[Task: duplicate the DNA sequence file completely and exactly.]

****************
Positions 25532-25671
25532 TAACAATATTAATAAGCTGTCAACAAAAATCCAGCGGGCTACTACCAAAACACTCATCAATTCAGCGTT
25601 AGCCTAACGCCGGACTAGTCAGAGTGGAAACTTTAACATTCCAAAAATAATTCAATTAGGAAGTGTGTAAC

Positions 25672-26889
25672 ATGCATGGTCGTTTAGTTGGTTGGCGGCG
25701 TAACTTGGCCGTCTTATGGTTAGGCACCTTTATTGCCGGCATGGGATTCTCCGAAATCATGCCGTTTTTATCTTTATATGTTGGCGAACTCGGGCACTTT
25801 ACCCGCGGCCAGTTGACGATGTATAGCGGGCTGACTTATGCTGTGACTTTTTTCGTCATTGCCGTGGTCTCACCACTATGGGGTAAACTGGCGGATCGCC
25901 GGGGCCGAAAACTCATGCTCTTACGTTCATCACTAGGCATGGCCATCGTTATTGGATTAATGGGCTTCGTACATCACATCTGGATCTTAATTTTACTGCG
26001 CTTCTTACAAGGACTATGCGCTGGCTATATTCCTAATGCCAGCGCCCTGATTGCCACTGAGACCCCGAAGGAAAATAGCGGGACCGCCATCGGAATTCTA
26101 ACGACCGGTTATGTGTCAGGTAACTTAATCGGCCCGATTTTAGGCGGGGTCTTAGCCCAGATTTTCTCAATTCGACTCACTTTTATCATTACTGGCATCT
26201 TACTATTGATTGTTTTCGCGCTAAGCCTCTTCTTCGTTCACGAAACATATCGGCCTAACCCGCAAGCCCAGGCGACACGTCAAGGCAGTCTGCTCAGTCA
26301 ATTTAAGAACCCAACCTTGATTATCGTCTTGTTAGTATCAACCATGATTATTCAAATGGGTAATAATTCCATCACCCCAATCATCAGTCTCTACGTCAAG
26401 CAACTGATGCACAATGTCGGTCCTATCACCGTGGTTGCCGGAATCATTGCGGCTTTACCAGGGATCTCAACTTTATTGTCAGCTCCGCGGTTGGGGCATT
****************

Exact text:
Positions 25532-25671
25532 TAACAATATTAATAAGCTGTCAACAAAAATCCAGCGGGCTACTACCAAAACACTCATCAATTCAGCGTT
25601 AGCCTAACGCCGGACTAGTCAGAGTGGAAACTTTAACATTCCAAAAATAATTCAATTAGGAAGTGTGTAAC

Positions 25672-26889
25672 ATGCATGGTCGTTTAGTTGGTTGGCGGCG
25701 TAACTTGGCCGTCTTATGGTTAGGCACCTTTATTGCCGGCATGGGATTCTCCGAAATCATGCCGTTTTTATCTTTATATGTTGGCGAACTCGGGCACTTT
25801 ACCCGCGGCCAGTTGACGATGTATAGCGGGCTGACTTATGCTGTGACTTTTTTCGTCATTGCCGTGGTCTCACCACTATGGGGTAAACTGGCGGATCGCC
25901 GGGGCCGAAAACTCATGCTCTTACGTTCATCACTAGGCATGGCCATCGTTATTGGATTAATGGGCTTCGTACATCACATCTGGATCTTAATTTTACTGCG
26001 CTTCTTACAAGGACTATGCGCTGGCTATATTCCTAATGCCAGCGCCCTGATTGCCACTGAGACCCCGAAGGAAAATAGCGGGACCGCCATCGGAATTCTA
26101 ACGACCGGTTATGTGTCAGGTAACTTAATCGGCCCGATTTTAGGCGGGGTCTTAGCCCAGATTTTCTCAATTCGACTCACTTTTATCATTACTGGCATCT
26201 TACTATTGATTGTTTTCGCGCTAAGCCTCTTCTTCGTTCACGAAACATATCGGCCTAACCCGCAAGCCCAGGCGACACGTCAAGGCAGTCTGCTCAGTCA
26301 ATTTAAGAACCCAACCTTGATTATCGTCTTGTTAGTATCAACCATGATTATTCAAATGGGTAATAATTCCATCACCCCAATCATCAGTCTCTACGTCAAG
26401 CAACTGATGCACAATGTCGGTCCTATCACCGTGGTTGCCGGAATCATTGCGGCTTTACCAGGGATCTCAACTTTATTGTCAGCTCCGCGGTTGGGGCATT